When Articles-in-Press are withdrawn, the article content (HTML and PDF) will be removed and replaced with a HTML page and PDF stating that the article has been withdrawn according to the Elsevier Policy on Article in Press Withdrawal, with a link to this policy.

Article retraction

The retraction of an article by its authors or the journal Editor under the advice of members of the scholarly community has long been an occasional feature of the learned world. Articles may be retracted to correct errors that impact the findings reported by an article where they are too extensive in the view of the editors to publish a correction, or due to infringements of Elsevier’s journal policies, such as multiple submission, bogus claims of authorship, plagiarism, fraudulent use of data or the like.

Journal editors or designated representative(s) (such as members of a journal’s Ethics Committee), in consultation with Elsevier’s Research Integrity & Publishing Ethics Center of Expertise, will consider retracting an article where:

  • They have clear evidence that the findings are unreliable, either as a result of major error (e.g., miscalculation or experimental error), or as a result of fabrication (e.g., of data) or falsification (e.g., image manipulation).

  • It constitutes plagiarism.

  • The findings have previously been published elsewhere and the authors have failed to provide proper attribution to previous sources or disclosure to the editor, permission to republish, or justification (i.e. redundant publication).

  • It contains material or data that the authors were not authorised to publish.

  • Copyright has been infringed or there is some other serious legal issue (e.g., libel, breach of privacy).

  • It reports unethical research and/or breaches Elsevier’s publishing ethics policies regarding the conduct of research involving human participants and/or animals.

  • There is evidence of compromised peer-review or systematic manipulation of the editorial process.

  • There is evidence or material concerns of authorship being sold.

  • There is evidence of citation manipulation.

  • The author(s) failed to disclose a major competing interest (a conflict of interest) that, in the view of the editor, would have materially affected interpretations of the work or recommendations by editors and/or peer reviewers.

  • There is evidence of any other breach of the journal's publishing policies and the editor has therefore lost confidence in the validity or integrity of the article.

Standards for retracting articles have been developed by a number of library and scholarly bodies, and the following best practice is used by Elsevier:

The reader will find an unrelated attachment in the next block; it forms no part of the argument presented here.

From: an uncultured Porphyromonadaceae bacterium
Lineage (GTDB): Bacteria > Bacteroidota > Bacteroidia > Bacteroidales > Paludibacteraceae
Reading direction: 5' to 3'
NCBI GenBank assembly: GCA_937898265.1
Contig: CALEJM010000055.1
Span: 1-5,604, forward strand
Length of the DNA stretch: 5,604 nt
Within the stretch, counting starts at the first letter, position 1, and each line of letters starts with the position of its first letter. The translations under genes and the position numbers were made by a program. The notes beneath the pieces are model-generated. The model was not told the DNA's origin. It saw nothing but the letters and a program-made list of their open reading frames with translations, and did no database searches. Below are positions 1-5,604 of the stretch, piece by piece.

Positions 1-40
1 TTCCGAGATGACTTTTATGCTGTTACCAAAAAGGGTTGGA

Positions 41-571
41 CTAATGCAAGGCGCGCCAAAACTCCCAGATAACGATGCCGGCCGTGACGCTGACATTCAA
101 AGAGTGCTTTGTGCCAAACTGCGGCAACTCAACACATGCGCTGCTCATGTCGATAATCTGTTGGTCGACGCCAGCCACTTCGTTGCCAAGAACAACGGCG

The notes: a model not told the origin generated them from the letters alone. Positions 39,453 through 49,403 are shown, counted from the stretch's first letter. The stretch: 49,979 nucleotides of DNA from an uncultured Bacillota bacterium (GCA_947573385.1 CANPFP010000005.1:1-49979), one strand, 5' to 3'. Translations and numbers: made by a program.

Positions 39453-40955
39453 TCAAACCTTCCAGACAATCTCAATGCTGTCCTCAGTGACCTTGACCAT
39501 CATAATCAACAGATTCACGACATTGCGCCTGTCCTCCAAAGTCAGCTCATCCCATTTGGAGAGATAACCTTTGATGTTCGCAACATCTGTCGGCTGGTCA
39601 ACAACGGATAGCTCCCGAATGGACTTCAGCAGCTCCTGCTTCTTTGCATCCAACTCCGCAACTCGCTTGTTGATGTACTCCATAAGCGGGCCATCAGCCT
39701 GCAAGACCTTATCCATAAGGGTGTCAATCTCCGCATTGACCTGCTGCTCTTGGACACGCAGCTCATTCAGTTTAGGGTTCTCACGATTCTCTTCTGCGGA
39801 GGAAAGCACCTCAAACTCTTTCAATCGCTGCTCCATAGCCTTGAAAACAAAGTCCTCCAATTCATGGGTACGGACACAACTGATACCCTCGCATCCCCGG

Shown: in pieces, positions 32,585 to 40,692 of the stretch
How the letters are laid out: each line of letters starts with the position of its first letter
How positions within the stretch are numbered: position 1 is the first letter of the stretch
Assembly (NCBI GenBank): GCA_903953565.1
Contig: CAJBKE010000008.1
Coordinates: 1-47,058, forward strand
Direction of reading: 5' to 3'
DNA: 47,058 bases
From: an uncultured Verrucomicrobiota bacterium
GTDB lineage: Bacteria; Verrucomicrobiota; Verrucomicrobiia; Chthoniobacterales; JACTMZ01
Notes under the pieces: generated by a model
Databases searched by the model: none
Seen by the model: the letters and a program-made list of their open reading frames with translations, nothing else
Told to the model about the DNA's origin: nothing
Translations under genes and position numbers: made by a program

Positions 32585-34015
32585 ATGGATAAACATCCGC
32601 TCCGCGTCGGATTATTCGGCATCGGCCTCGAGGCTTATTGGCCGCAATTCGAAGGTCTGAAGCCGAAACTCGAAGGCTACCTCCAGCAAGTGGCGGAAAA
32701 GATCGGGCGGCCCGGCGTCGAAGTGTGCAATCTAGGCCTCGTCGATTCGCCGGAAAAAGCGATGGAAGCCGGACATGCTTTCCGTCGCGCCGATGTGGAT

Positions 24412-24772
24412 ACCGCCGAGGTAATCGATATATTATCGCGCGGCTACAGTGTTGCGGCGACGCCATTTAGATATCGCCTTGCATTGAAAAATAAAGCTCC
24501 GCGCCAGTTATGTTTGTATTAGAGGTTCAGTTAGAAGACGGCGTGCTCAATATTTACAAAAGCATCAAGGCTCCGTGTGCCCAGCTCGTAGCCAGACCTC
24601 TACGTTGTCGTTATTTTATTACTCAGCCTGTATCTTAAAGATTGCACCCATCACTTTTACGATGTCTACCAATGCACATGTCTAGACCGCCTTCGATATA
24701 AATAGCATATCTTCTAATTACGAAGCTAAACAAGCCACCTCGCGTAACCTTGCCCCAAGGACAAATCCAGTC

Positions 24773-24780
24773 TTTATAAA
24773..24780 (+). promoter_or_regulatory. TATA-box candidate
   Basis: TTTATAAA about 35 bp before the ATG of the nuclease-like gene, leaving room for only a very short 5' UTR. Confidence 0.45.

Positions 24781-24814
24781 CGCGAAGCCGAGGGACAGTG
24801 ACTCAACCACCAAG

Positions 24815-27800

• A retraction notice titled “Retraction: [article title]” signed by the editor and, if appropriate, by the authors is published in a subsequent issue of the journal, is paginated and is listed in the table of contents.

  • In the electronic version, a link is made between the retraction notice and the original article.

  • The online article is preceded by a screen containing the retraction note. It is to this screen that the link resolves; the reader can then proceed to the article itself.

  • The original article is retained unchanged except for a watermark on the .pdf indicating on each page that it is “retracted.”

  • The HTML version of the article is removed.

Article removal: legal limitations

In an extremely limited number of cases, it may be necessary to remove an article from the online archive of the journal where it was published. Given the importance of maintaining the scholarly record as a permanent and – as far as possible – unaltered record of the transactions of scholarship, removal of an article is rare and will only occur where it is determined that:

  • The article is defamatory, or infringes others’ legal rights, and retraction is not a sufficient remedy.

  • The article is, or Elsevier has good reason to expect it will be, the subject of a court order.

  • The article, if acted upon, might pose a serious health risk.

In these circumstances, while the metadata (Title and Authors) will be retained, the text of the article will be replaced with a screen indicating the article has been removed for legal reasons.

Article replacement

In cases where the article, if acted upon, might pose a serious health risk, the authors of the original article may wish to retract the original and replace it with a corrected version. In these circumstances the procedures for retraction will be followed with the difference that the database retraction notice will publish a link to the corrected re-published article and a history of the document.

Official archives

Elsevier’s official archives at the National Library of the Netherlands will retain all article versions, including retracted or otherwise removed articles.